October 30, 2018

Integrating Dynamics 365 for Finance & Operations (AX) with Dynamics CRM using Azure Function

149 Views
Integrating Dynamics 365 for Finance & Operations (AX) with Dynamics CRM using Azure Function

In this post, we will be using the Dynamics 365 for Finance & Operations (AX)’s OData interface to integrate it with Dynamics CRM. Please refer my previous post to see how we can generate the proxy class from AX. We are using a CRM plugin to initiate the integration and then the rest of the integration code will be run from within an Azure function. By using this method, we can avoid merging the OData DLL with CRM plugin DLL.

Prerequisites

  • Visual Studio 2017
  • Microsoft Dynamics 365 for Finance & Operations (AX)
  • Microsoft Dynamics 365 CRM

End goal and Integration Approach:

Integrating Dynamics 365 for Finance & Operations (AX) with Dynamics CRM using Azure Function

Here my end goal is to submit CRM product record details from CRM Product entity to AX and create a new record in an AX custom entity. There are different approaches we can follow to integrate both these systems and here we will be using,

  • A CRM asynchronous plugin to submit the data to an azure function.
  • An azure function which captures the product record details from the CRM plugin and create a new record in AX using the OData interface.

Why Azure Function:

As per the Microsoft documentation ‘Azure Functions is a serverless compute service that enables you to run code on-demand without having to explicitly provision or manage infrastructure. Use Azure Functions to run a script or piece of code in response to a variety of events.’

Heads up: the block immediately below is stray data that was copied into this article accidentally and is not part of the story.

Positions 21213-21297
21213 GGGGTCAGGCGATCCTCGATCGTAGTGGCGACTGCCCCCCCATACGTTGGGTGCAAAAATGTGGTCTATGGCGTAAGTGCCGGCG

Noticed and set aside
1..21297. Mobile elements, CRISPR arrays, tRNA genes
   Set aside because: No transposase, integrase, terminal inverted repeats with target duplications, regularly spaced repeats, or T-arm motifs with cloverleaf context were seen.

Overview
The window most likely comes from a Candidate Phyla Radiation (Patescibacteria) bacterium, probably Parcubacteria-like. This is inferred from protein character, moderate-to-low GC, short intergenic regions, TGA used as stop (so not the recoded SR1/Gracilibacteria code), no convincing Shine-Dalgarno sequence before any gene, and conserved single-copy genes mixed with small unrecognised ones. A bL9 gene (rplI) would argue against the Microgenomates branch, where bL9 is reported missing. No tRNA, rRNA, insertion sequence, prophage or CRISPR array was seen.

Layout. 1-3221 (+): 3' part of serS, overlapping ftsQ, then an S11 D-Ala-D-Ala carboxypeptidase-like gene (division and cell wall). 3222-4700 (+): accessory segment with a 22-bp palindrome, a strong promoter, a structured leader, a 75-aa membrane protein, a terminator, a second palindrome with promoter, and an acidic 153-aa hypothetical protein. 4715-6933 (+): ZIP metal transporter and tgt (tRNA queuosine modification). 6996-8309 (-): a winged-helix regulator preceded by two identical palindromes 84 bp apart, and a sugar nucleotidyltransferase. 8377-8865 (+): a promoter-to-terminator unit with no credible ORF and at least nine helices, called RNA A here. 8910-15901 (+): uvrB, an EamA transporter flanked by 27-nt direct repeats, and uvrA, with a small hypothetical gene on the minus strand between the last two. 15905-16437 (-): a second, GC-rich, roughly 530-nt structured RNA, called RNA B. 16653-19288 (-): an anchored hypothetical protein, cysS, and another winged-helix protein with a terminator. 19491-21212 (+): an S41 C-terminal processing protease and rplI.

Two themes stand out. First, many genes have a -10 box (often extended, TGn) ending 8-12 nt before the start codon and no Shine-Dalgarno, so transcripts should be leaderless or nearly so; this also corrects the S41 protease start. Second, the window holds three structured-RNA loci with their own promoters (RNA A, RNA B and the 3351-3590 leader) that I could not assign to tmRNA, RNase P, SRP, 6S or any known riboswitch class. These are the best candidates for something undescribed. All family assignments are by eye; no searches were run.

The main advantages I find in using Azure function are the ease of use and its scalability. We can create and debug an azure function inside Visual Studio just like a console application. Once tested we can publish it to Azure form within the Visual Studio. Also, it has all the Azure built-in features like auto scalability and Application Insight (Reporting) support. In this post I am using the Plugin to post the JSON data directly to the Function, but it can be further scaled by making the plugin post to a Service Bus and then allowing the function to read from the Service Bus.

CRM Asynchronous Plugin:

In the product entity I have created a custom Boolean field called ‘new_submittoax’ which when set to true triggers the plugin. This is a simple plugin which formats the required field data into a JSON and submits that to the function using the method “PostAsyncMessageToLogicApp” as given below. I have given below a sample JSON and the method which submits the data to the function for your reference.

Sample JSON created by the plugin:


"ProductInfo": { "PrimaryEntityName": "product",
 "MessageName": "Create",
 "new_submittoax_": "1",